A recent webinar hosted by the respected Institute for Fiscal Studies (IFS) looked in detail at the key challenge facing the UK’s National Health Service (NHS) in the months and years immediately ahead.
The event was entitled “What next for NHS waiting lists”, and, as the name suggests, the key focus was on reviewing the progress made in reducing NHS treatment waiting lists. This is a particularly important issue, given that those waiting lists have hit record levels of 7.2 million cases in recent months, and this despite the NHS’s “Backlog recovery plan” having now been in place for more than a year.
Where are we now?
What did the IFS research show?
Starting with a positive, there has been significant progress in reducing the longest waiting times. Virtually all cases that have been outstanding for two years or more have now been eliminated. This is a significant moment of progress, but unfortunately, waiting lists have otherwise grown rather than decreased in the last year. The IFS also mentioned that there were fewer people treated by the NHS in 2022 than in the last comparable pre-pandemic year of 2019.
More worryingly still is the reality that – even on the IFS’s best-case scenario – waiting lists will still be above 5 million cases at the end of 2024. Their central scenario has waiting lists stabilising at their current levels (7 million plus) throughout the next 12 months, and only decreasing a little towards the end of 2024.
This matters to us all, as everyone within the UK is reliant on the safety-net of the NHS to some degree. It also matters to employers, particularly as so many organisations are reliant on the NHS to support and or treat their employees should they become ill or injured.
Reliant on the NHS
Indeed a Partners& survey in September 2022 found that just 15% of businesses offered all of their workers access to private healthcare.
The above findings suggest that the vast majority of employers remain heavily reliant on the NHS to efficiently treat their workforce, and quickly return them to health, the workplace, and full productivity. Yet the current waiting lists – and the IFS scenario planning – suggest that it may be impossible for the NHS to deliver on this business expectation for some years to come.
The employer response?
So what can employers do to mitigate this concern?
The obvious answer to this question would be extending access to private healthcare treatments to all employees through a healthcare trust, group private medical insurance policy, or a quality health cashplan.
These options represent the ideal employer solution to the problem, but rather overlook the stark reality that many businesses don’t have the budget to deliver such a solution to all of their workforce given the economic challenges of 2023. It follows that some employers may have to seek out other solutions and mitigations to this potential problem.
Below we present a simple three-point plan that may help any HR department in supporting their workforce in the year ahead.
The first step for employers is to look at what is already available.
Core benefit offerings such as company-sponsored pensions, group life assurance, and group income protection plans should be well understood by all, but lift the lid on these offerings and you will often find a range of additional free (or very low-cost) tools such as Employee Assistance Programmes (EAP) and a range of counselling services that can also help your workforce.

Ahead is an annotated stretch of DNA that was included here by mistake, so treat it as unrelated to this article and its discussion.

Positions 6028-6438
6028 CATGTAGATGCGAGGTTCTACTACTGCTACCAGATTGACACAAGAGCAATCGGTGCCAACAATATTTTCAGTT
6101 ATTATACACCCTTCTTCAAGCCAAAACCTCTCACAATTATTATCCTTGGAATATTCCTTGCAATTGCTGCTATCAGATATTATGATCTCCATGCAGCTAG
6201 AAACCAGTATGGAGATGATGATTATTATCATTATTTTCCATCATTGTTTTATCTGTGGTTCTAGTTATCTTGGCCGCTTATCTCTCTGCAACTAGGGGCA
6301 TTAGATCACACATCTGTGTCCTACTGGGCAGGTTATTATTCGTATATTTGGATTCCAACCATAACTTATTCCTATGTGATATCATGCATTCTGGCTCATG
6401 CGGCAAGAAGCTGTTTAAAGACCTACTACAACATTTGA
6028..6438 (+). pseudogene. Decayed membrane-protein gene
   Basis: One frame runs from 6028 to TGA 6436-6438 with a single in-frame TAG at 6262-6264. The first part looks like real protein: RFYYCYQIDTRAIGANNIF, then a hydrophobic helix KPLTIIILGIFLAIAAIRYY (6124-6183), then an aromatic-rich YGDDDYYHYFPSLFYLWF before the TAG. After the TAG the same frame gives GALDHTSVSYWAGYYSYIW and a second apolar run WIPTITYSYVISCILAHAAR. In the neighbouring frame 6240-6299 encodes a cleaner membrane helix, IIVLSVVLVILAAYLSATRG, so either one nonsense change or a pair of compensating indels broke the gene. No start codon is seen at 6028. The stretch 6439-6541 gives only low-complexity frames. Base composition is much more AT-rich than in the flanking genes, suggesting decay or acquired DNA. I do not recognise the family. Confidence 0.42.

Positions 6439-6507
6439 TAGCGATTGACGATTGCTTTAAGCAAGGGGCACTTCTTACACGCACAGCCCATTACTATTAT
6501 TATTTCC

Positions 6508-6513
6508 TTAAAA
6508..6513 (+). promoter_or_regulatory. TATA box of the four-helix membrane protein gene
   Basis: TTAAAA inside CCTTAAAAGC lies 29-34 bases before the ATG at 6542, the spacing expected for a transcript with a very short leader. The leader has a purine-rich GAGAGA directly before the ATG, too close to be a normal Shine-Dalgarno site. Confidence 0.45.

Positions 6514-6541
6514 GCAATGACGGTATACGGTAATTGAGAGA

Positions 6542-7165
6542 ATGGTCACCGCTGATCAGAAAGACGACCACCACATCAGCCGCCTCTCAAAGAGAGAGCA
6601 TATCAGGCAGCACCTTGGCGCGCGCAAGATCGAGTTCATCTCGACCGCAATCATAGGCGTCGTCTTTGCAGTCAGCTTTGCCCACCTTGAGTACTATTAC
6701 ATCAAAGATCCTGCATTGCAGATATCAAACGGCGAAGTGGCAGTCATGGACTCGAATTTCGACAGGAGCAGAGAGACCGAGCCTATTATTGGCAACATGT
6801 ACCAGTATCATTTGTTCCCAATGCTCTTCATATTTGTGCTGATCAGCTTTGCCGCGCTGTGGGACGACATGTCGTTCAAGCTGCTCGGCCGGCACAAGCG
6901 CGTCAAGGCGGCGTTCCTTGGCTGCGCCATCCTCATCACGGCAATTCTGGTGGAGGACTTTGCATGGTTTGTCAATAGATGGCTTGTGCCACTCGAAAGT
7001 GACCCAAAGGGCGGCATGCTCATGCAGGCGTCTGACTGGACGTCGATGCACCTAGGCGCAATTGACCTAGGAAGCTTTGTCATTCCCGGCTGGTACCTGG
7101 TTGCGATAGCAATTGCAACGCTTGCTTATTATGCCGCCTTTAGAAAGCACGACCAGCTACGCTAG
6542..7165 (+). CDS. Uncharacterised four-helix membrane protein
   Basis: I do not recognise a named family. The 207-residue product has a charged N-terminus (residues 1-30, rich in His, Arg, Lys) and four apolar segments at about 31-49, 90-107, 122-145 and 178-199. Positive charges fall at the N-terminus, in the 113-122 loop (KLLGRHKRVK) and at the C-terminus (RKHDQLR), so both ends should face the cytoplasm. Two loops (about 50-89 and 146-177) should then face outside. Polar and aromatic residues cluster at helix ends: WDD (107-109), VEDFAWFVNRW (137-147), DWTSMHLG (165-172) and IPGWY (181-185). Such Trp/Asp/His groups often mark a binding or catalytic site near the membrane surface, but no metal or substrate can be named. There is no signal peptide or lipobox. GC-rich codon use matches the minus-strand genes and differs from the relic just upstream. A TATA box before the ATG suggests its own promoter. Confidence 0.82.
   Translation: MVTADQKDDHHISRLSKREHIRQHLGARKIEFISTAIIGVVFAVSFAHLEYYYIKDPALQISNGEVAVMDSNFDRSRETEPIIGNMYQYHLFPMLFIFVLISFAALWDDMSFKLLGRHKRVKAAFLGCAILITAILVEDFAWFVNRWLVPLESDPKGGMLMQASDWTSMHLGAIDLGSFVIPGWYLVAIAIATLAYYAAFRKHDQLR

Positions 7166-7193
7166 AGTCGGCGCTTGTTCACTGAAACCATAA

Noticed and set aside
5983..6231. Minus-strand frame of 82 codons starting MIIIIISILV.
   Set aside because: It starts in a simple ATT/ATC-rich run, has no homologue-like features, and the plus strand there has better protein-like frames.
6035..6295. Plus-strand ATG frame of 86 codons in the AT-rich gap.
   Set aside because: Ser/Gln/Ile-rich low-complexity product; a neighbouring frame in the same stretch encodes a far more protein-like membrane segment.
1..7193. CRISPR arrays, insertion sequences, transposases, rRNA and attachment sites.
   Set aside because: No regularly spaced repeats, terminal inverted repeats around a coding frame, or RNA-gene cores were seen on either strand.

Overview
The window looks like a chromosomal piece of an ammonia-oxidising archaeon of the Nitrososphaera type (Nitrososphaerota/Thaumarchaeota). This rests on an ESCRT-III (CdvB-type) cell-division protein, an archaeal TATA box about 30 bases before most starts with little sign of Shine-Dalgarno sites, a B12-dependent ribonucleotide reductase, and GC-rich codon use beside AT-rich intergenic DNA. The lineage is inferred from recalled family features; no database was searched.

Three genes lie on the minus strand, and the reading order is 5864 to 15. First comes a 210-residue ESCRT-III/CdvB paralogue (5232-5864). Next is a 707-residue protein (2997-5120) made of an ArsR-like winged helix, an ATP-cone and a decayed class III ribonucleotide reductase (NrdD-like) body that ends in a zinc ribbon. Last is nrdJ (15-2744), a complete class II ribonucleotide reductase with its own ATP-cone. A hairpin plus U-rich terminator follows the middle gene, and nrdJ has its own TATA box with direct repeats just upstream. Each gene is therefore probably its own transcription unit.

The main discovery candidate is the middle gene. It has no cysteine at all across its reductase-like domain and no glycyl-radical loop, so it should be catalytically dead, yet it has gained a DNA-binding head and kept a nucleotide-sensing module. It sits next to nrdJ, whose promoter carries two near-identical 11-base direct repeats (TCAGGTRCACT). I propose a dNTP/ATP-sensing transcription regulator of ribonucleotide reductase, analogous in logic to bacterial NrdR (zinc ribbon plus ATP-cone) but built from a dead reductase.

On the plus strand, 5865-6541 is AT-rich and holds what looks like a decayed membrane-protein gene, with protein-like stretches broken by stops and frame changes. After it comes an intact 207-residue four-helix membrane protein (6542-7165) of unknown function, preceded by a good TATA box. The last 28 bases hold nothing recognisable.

Employers should therefore carefully explore the offerings available, and direct their employees to the best product in each case.
Having identified what is available, now look to fill some of the remaining gaps with lower-cost options that can still provide some much-needed and meaningful support.
Providing access to remote GP appointments is a cost-effective way of helping your employees bypass the challenges of securing an early and convenient appointment with their local surgery.
Offering wellbeing apps and website access should be considered a preventative step to reduce the number of employees who may ultimately need medical assistance. Support for physical, mental, and financial wellbeing are also now widely available and are often only a nominal cost to the sponsoring employer.
Financial wellbeing can be further improved by the employer providing access to employee discount schemes for retail purchases (again a low-cost service).
Add those services to the existing benefits package identified in step one, and you are likely to have a more comprehensive offering to support your employees should they need medical interventions, whilst also helping to prevent the need for medical treatment in the first place.
Lastly – but certainly not least – any employee benefits offering is only of real value if employees know what is available, where to find it, and how to access it quickly when needed.
So, review your communications, and put in place a plan to relaunch the benefits offering, and a further plan to regularly remind employees of the benefits throughout the calendar or business year.
Following the above three-step plan should ensure you get the best out of your benefits package for the lowest cost and – importantly – help at least some of your employees to avoid joining those very lengthy NHS waiting lists.
For more information on the above options please speak to your usual Partners& consultant, or visit our website.